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Portrait: ©EPFL,Hillary Sanctuary - Research picture: ©EPFL,Alain Herzog
Prof. Gregoire Courtine believes paralysed patients will be able to walk again.
This belief has represented the focus of years of work aimed at regenerating the functions of the spinal cord after injury. Thanks to his ERC funding in both 2010 and 2015, Prof. Courtine and his team have been able to develop so-called “personalised neuroprosthetics” that have led immobile rats, and more recently monkeys, to overcome their paralysis.
Fifty thousand people worldwide lose the ability to move their legs due to traumas to the spinal cord, and Prof. Courtine is aware of what the results of his work could mean for patients unable to walk. His research is based on the idea that the spinal cord already contains, within itself, the neuronal network to allow walking, despite being, in fact, controlled by the brain. When its ties to the brain are severed, for example after an accident, the cord alone should be able to generate movement.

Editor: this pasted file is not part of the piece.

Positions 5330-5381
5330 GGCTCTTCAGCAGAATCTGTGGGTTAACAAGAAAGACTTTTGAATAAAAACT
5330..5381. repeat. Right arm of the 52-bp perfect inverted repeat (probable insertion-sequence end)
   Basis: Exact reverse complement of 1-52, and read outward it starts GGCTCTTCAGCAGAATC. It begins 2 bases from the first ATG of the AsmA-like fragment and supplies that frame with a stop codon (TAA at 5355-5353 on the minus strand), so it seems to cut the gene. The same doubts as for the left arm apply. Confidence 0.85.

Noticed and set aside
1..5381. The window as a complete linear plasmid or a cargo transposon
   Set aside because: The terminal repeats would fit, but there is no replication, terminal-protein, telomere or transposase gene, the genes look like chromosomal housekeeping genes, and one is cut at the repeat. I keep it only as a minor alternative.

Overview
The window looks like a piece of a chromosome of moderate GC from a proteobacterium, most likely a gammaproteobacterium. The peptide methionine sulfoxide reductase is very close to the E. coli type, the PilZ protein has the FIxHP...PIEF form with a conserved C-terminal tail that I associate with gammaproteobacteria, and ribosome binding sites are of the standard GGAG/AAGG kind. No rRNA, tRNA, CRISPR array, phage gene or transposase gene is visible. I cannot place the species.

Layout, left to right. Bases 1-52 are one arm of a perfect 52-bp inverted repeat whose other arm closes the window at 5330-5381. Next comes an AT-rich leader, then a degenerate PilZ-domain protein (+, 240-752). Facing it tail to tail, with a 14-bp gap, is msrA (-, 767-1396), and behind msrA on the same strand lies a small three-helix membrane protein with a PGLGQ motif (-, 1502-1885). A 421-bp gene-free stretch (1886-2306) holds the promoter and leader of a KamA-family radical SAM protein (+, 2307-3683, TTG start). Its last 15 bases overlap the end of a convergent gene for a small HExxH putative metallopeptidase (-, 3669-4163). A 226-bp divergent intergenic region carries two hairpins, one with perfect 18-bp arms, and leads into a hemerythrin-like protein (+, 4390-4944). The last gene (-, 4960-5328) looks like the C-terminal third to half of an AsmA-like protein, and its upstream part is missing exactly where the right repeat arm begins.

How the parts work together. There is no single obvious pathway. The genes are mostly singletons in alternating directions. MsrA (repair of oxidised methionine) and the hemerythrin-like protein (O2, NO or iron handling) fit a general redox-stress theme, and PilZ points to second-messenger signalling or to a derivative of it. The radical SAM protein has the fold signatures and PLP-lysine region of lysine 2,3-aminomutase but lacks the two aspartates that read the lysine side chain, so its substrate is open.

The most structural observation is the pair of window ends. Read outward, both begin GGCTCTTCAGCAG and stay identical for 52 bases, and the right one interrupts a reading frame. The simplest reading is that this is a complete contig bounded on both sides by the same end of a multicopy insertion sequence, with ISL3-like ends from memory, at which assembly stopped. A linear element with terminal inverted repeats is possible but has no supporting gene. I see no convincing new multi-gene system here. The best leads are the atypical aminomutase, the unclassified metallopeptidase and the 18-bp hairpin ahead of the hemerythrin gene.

This idea is fairly revolutionary for neurosciences, and an example of the “high-risk, high-gain” frontier research the ERC aims to nurture. Prof. Courtine was inspired to approach the issue from this different angle by working with the patients of the Christopher and Dana Reeve Foundation and listening to the Superman actor.
In order to stimulate the spinal cord to move, Prof. Courtine and his team developed implants to deliver drugs and electrical stimuli to the injured areas. This allowed for movement that was, however,involuntary. Therefore, work continued on a “robot” that could support the animal safely, allowing it to practice moving intentionally. Thanks to the apparatus, after relatively short periods of time, the animals that tested this method could walk again, even without the implants.
The right physiotherapy, achieved thanks to the supportive machinery and the correct stimulation had, in the animals that responded well to treatment, allowed a new connection to establish between the brain and the spinal cord. Prof. Courtine states: “This came as a surprise, even to our team. It showed an example of the incredible plasticity of the nervous system, and encouraged us to keep on”.
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Although the extent of the consequences of this work for the treatment of human paralysis is still unknown - bipedal walking habits representing, for example, a new layer of complexity – there is no doubt that this discovery offers new hope for the future. In 2016, in fact, the team showed the revalidation could also work for primates.
The ERC funding allows the Professor to employ a multi-disciplinary team of young researchers, from physiotherapists to neuroscientists, neurosurgeons and engineers. It is this forward-thinking, highly qualified team that is at the basis of this great medical breakthrough
First published in the Annual Report on the ERC activities and achievements in 2016